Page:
One of the most discouraging things I have heard people say about adopting a child is that “you never know what you are going to get.” I supposed there is some truth to that statement, but I feel that it is usually said with some air of genetic superiority . . . that somehow a person’s own familiar chromosomal makeup would be preferable to the “crap shoot” of adopting. It’s interesting to me that this notion is held in a society that seems to blame bad parenting on every childhood deviation from perfect behavior. I also think it is interesting that anyone should think that their own family blood line to be better than another without taking into account the mitigating factors of education, privilege, prenatal care, and good parenting. In fact, even in the presence of these things, families from all walks of life have some blips in the tree here and there. Which is why I always find it a little rattling when I’ve been asked about Jafta’s birth family in a way that indicated the answer would be some sort of an indictment on his character or potential. (This is also why I am tight-lipped about it, because I know the prejudice of “guilt by genetic association” is still pervasive).

Don’t get me wrong, I realize that there are genetic components to things like mental illness, addiction, cancer, diabetes, etc. But if those were deterrents to parenting, then Mark and I should never have had our own biological children, because Lord knows we’ve got enough of that crap in our own family of origins. Most of us probably do. Then there are a host of other issues that can crop up during pregnancy or childhood that have no foreshadowing in the genetic code. Because the universal truth is, when you decide to be a parent, whatever way that happens, you don’t know what you are going to get. That’s a risk you take whether you get pregnant or adopt. So forgive me when I get annoyed at that truth being applied so liberally and exclusively to adoption.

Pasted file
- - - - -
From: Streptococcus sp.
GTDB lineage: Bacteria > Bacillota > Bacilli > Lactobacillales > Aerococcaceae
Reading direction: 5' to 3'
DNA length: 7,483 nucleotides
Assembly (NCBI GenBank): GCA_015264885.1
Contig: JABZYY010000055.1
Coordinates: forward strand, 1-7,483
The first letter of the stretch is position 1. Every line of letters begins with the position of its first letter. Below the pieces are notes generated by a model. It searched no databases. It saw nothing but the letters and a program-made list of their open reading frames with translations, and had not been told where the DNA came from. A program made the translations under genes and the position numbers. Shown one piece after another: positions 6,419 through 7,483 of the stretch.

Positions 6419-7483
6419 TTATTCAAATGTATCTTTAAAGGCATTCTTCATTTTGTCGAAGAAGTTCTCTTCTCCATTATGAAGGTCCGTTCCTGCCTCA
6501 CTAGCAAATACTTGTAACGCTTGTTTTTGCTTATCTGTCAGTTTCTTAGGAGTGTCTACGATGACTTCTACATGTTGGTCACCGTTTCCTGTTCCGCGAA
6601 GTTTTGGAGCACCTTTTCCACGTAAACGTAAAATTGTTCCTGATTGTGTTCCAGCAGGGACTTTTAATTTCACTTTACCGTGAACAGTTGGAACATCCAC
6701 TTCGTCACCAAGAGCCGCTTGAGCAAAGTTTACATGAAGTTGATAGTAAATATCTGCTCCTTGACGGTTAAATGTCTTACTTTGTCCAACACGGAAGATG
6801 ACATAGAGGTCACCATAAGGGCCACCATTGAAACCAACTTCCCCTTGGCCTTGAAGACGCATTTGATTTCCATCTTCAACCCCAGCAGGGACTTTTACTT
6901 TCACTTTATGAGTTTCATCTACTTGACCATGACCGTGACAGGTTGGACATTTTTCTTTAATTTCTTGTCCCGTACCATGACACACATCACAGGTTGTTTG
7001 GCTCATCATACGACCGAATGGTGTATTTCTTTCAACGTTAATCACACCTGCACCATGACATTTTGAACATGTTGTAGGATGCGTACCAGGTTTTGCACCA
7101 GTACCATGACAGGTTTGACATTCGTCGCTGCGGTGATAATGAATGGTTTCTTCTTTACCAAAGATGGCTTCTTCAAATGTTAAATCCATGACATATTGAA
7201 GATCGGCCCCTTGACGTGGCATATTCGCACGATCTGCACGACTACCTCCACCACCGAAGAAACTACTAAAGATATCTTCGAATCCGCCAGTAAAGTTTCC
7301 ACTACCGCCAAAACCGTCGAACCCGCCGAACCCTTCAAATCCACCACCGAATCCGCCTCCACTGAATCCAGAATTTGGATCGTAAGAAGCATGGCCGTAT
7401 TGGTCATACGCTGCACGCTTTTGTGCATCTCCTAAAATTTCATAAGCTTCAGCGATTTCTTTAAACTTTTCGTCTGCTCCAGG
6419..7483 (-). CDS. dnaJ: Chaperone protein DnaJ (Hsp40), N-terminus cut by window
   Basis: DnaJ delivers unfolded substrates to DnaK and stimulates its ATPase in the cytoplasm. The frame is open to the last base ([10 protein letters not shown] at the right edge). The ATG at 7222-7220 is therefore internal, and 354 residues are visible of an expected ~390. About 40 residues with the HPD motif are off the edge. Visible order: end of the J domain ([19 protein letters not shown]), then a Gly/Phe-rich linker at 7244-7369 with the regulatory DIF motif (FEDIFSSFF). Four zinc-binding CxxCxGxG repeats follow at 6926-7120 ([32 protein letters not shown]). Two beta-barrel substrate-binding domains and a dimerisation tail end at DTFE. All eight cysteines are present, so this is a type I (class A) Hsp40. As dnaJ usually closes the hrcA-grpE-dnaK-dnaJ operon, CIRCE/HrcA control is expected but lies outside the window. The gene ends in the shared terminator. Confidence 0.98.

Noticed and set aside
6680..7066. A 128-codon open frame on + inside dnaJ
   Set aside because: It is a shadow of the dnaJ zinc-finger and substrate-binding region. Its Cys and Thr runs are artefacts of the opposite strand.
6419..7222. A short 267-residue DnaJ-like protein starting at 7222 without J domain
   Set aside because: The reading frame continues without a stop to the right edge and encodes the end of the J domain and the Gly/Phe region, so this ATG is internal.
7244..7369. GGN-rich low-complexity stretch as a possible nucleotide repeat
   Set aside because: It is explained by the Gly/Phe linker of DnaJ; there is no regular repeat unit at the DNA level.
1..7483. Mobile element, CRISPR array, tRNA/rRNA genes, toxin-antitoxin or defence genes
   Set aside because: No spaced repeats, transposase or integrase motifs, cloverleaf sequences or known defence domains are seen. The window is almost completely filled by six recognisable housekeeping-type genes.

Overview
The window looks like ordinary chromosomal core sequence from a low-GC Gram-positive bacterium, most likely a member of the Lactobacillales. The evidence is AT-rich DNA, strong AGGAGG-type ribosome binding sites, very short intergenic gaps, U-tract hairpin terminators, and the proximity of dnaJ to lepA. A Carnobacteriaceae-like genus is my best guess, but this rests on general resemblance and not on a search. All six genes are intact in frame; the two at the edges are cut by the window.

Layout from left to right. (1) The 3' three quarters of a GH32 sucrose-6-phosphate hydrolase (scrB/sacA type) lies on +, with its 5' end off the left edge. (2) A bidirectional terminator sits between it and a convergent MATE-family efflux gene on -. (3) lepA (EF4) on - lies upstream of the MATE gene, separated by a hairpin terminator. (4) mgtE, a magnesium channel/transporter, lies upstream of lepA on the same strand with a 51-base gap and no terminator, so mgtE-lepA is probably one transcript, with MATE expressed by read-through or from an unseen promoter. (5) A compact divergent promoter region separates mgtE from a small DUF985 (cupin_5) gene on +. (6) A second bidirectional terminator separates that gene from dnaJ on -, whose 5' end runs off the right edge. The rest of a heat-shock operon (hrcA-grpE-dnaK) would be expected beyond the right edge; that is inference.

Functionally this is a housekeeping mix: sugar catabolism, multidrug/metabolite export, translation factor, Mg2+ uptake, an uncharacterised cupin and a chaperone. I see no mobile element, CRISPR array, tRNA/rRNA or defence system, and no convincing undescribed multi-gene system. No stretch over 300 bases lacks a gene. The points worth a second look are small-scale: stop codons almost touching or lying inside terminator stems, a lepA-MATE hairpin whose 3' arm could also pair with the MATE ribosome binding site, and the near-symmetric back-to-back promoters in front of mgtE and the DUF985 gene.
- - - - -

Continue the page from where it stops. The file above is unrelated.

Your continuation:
The reason I’m feeling a little testy about this today is that I just saw a preview for a movie called Orphan. Now I am so not the type to send out boycott emails, or jump on the latest bandwagon of Things to Be Alarmed About. But one of the things that stuck out to me in a preview is someone whispering that very warning to a prospective adoptive couple: you never know what you are going to get. I’ve not seen the movie, but from the looks of the preview, the couple adopt a little girl who ends up being some sort of a monster who wreaks havoc on the lives of an idyllic suburban couple. I am not blind to the fact that the adoption of hurting children can really wreak havoc on a family, but an exploration of attachment issues does not seem to be the goal of this movie. (I would love to see a mainstream movie about that). Orphan is a horror film, and it’s perpetuating an insidious notion about parenting orphans. I think it is bringing unneccesary fear and stigma to the adoption of older children, and I’m kinda pissed about it. And yes, I’m rattling off about a movie I haven’t even seen yet, and I HATE when people do that. But based upon the entire plot premise I don’t think I need to waste my time, and no matter how it ends, the moral of the story is clear: this couple shouldn’t have adopted.

There are 140 million orphans in this world, and I can’t think of a population in greater need of compassion. Why a movie company would choose to vilify orphans for a cheap thrill is beyond me. I’m not going to link to a petition or call for a boycott. I don’t really think that stuff effects much change. Instead, perhaps it’s a call for all of us to contemplate how we can honor and respect the least of these when our entertainment industry does not.